Mindful Smoking, Jbeil, Lebanon, 2005
I have an aversion for buzzwords. At work, it's "cloud computing" nowadays. Everything has to be "in the cloud" whether it makes sense or not, and whether it's really the case or not. These buzzwords irritate me because usually the original concept is a meaningful and useful one, but turning it into a buzzword robs it of meaning; makes it just a vague synonym of "something desirable somewhere in that direction."
One of the Buddhist buzzwords that grates on me is "mindfulness." The original concept is highly useful, and I think it means something like this:
Mindfulness means intentionally cultivating an awareness of the situation, one's actions in the situation, one's motivational dispositions, and the consequences of one's actions.What gets to me is when people turn mindfulness into a "get out of hell free" card – as in "mindful drinking" or "mindful smoking." Blake Wilson had a very entertaining rant about this on Elephant Journal, with links to a couple of examples.
Mindfulness is morally neutral. I have no doubt that it's entirely possible to torture kittens mindfully. That makes no difference whatsoever to the motivational dispositions or consequences of that action. You're still torturing kittens, no matter how exquisitely aware you are of the suffering you're inflicting on them, and the consequences of that suffering for yourself and others.
The only point of contact between mindfulness and ethics is that it can—but does not have to!—direct your future actions. To paraphrase Markus "Uku" Laitinen, "if you want to be an asshole, be an asshole—just pay attention to what happens, and maybe you don't want to be an asshole the next time around." So mindfully torturing kittens is ethically meaningful only if what you learned from being aware of the motivations and consequences stops you from torturing kittens the next time you get that particular urge.
I have been doing some of this over the past year.1 It's something of a side effect of zazen, I think, and it's certainly what I'm doing when I'm attempting to bring my practice to my daily life, which is another often-stated goal of Zen practice. I'm not very good at it, but I have learned a bit of it, and it has had some outward consequences as well.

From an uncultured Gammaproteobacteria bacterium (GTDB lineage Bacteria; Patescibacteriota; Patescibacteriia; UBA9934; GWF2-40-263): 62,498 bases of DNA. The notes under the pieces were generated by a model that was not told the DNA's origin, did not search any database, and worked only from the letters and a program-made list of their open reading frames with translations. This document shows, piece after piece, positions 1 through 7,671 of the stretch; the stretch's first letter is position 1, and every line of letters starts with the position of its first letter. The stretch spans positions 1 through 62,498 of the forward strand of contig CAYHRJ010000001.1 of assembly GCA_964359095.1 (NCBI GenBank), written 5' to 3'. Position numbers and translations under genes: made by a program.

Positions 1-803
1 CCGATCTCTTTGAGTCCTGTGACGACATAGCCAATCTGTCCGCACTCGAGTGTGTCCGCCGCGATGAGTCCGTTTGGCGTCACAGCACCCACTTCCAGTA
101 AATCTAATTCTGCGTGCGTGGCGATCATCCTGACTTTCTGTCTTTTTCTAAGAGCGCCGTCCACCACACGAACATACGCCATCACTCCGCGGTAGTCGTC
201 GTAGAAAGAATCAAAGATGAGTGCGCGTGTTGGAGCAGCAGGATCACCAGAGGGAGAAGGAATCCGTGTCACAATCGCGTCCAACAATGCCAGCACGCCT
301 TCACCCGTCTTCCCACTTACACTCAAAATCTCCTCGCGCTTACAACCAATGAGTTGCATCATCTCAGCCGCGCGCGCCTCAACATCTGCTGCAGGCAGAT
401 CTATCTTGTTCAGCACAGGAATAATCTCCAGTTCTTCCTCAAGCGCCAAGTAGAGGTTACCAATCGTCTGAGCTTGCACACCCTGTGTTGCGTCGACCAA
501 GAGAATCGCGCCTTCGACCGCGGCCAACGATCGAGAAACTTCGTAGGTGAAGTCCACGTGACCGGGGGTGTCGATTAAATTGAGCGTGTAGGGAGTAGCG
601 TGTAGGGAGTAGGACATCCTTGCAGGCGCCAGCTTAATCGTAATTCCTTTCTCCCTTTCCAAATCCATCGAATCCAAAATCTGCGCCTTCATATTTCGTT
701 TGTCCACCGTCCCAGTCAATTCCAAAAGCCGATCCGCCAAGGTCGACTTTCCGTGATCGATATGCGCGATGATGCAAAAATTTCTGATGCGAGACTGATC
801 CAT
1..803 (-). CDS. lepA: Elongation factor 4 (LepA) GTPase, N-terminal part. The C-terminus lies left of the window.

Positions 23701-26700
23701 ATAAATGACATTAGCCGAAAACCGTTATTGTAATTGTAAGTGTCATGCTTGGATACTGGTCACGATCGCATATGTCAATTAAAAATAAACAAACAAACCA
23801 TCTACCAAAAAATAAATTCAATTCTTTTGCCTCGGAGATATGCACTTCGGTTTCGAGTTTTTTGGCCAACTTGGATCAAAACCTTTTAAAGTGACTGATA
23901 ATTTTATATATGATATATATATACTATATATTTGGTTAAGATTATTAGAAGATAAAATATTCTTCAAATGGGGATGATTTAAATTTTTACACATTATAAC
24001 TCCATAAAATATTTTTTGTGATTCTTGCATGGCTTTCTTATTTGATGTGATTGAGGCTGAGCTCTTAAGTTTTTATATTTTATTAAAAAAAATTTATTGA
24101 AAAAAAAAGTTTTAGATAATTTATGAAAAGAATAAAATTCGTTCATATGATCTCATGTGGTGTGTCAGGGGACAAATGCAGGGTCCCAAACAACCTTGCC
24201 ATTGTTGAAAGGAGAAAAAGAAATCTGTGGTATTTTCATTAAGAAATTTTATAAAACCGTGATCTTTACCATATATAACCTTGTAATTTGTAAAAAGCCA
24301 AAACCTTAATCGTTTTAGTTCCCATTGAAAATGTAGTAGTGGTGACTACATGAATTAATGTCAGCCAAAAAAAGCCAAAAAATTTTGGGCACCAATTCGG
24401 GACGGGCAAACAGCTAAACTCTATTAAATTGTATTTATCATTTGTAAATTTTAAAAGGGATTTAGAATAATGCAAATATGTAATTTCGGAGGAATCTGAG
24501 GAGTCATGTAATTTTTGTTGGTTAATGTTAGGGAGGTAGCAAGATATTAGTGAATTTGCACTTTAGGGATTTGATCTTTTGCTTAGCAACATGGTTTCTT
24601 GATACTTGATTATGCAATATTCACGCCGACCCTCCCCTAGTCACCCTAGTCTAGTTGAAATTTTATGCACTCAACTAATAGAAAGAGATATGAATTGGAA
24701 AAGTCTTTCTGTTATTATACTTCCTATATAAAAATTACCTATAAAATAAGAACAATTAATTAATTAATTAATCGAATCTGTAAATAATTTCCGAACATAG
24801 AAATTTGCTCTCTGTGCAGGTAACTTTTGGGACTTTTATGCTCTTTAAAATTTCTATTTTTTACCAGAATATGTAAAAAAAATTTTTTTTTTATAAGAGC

To take a trivial example from everyday life: I find it relatively easy to stop eating when I'm no longer hungry, because I've cultivated an awareness of the consequences of overeating. I'm aware that another helping of food will give me relatively little pleasure, while making me feel uncomfortable immediately afterwards, and, if turned into a habit by reinforcement, will have grave long-term consequences for my well-being, and by extension the well-being of my loved ones.
Sometimes I mindfully deviate from what I've learned. The other day, I ate a big slice of greasy pizza with cheap salami on top. It made me feel awful all afternoon. Being mindful of what I did did not alter the consequences of eating that pizza one whit. However, cultivating awareness of the consequences of that slice strengthened my desire to avoid that kind of food whenever feasible.
Mindfulness is not a substitute for reasoning, ethical or otherwise. Only buddhas are perfectly aware of their motivating dispositions and the consequences of their actions, and (so excommunicate me) I'm not certain that a being as perfectly enlightened as that has ever walked this earth, or ever will.
For us imperfectly enlightened beings, mindfulness can help provide better data for ethical reasoning, and can help us make more nuanced calls in complex situations instead of acting according to rigid moral imperatives, chasing blind desires, or running away from blind aversions. In and of itself mindfulness makes no difference at all to the ethical—or karmic, if you will—charge of an action. It can help us make better decisions moment to moment, but only if we want to. Mindfulness is not a "get out of hell free" card.
1Mindfulness. Not torturing kittens.